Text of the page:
(b. ca. 1425, Urbino, d. 1484, Urbino)

The Annunciation

c. 1448
Tempera and oil on wood, 88 x 63 cm
National Gallery of Art, Washington

This painting originally was ascribed to Fra Filippo Lippi. In fact the composition was inspired by two of Lippi's altarpieces, an Annunciation in San Lorenzo, Florence, and another in the Alte Pinakothek, Munich. From the first of these derive the pose and upward gaze of the angel, the solid haloes with channeling, and the steep perspective of the buildings terminating in a salmon-coloured wall with an open door. From the second, Fra Carnevale has taken the modest stance and gesture of the Virgin.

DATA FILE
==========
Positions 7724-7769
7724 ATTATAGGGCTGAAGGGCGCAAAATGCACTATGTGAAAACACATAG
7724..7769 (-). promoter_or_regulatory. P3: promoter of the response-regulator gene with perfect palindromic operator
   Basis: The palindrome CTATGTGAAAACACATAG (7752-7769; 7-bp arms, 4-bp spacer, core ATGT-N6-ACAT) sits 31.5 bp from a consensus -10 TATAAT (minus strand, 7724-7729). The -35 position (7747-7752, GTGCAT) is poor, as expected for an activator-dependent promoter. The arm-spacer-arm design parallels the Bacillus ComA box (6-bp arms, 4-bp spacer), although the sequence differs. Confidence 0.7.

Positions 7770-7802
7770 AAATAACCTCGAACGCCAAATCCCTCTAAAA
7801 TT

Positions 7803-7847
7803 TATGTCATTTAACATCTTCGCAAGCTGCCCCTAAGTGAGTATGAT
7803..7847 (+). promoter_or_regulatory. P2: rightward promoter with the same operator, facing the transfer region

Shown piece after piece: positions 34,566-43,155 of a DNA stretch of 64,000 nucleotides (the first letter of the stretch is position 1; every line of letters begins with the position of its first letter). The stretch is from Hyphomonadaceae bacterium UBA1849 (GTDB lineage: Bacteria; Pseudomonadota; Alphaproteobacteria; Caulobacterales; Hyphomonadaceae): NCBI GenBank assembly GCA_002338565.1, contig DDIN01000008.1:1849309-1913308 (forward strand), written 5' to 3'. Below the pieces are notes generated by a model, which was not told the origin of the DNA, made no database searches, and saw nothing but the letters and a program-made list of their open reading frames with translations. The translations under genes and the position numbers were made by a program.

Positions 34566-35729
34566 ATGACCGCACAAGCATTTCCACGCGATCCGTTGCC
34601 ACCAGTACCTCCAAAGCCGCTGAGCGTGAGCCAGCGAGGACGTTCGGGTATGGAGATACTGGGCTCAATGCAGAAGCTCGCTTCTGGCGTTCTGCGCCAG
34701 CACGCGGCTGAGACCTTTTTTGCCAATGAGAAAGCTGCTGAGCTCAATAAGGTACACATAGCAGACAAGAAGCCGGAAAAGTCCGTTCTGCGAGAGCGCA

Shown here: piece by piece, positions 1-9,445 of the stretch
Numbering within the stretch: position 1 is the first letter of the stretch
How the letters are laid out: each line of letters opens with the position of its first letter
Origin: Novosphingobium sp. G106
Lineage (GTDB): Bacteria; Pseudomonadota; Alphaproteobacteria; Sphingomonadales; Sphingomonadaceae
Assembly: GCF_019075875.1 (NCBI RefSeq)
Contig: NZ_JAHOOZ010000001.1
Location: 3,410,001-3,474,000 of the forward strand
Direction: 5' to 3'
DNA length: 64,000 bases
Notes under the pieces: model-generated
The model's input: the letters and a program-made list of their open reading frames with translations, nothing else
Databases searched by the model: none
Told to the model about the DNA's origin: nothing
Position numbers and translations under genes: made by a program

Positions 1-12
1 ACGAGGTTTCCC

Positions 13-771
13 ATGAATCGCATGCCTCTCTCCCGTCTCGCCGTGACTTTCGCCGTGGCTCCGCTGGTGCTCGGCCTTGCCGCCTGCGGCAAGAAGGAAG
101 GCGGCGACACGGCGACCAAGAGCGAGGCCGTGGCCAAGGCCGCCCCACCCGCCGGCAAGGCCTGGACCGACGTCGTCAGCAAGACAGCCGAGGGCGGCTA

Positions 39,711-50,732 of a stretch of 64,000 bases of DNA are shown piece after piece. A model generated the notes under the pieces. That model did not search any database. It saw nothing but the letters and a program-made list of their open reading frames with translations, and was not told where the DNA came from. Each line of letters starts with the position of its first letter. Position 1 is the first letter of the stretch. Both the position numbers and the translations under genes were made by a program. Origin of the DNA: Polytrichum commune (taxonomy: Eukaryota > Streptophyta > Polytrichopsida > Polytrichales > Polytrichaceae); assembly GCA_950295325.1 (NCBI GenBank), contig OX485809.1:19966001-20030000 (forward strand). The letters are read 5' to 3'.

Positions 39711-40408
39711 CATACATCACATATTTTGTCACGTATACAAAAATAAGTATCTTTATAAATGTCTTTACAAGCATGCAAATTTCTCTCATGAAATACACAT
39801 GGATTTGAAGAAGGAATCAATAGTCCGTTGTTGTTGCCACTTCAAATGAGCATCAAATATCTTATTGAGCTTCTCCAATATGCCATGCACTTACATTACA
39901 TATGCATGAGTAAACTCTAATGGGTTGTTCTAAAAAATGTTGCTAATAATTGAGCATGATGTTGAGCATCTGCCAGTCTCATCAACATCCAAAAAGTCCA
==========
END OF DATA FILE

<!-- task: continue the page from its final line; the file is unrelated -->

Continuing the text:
What is completely original to this depiction is the idea of staging the Annunciation in a street bordered by elegant colonnades rather than in the Virgin's bedroom, a cloister, an enclosed garden, or a church-like interior, as was traditional. The buildings, with their salmon and pink trim, are distinctly Florentine in style, although completely unlike those in Lippi's work. The ornamented arches of two of the buildings recall those in the background of Ghiberti's relief of Solomon and the Queen of Sheba on the Gates of Paradise of the Baptistery in Florence. The perspective system is rigorous: a pinhole indicating the vanishing point has been made in the right doorjamb, eight centimetres from the base of the door; virtually all of the orthogonals recede to this point.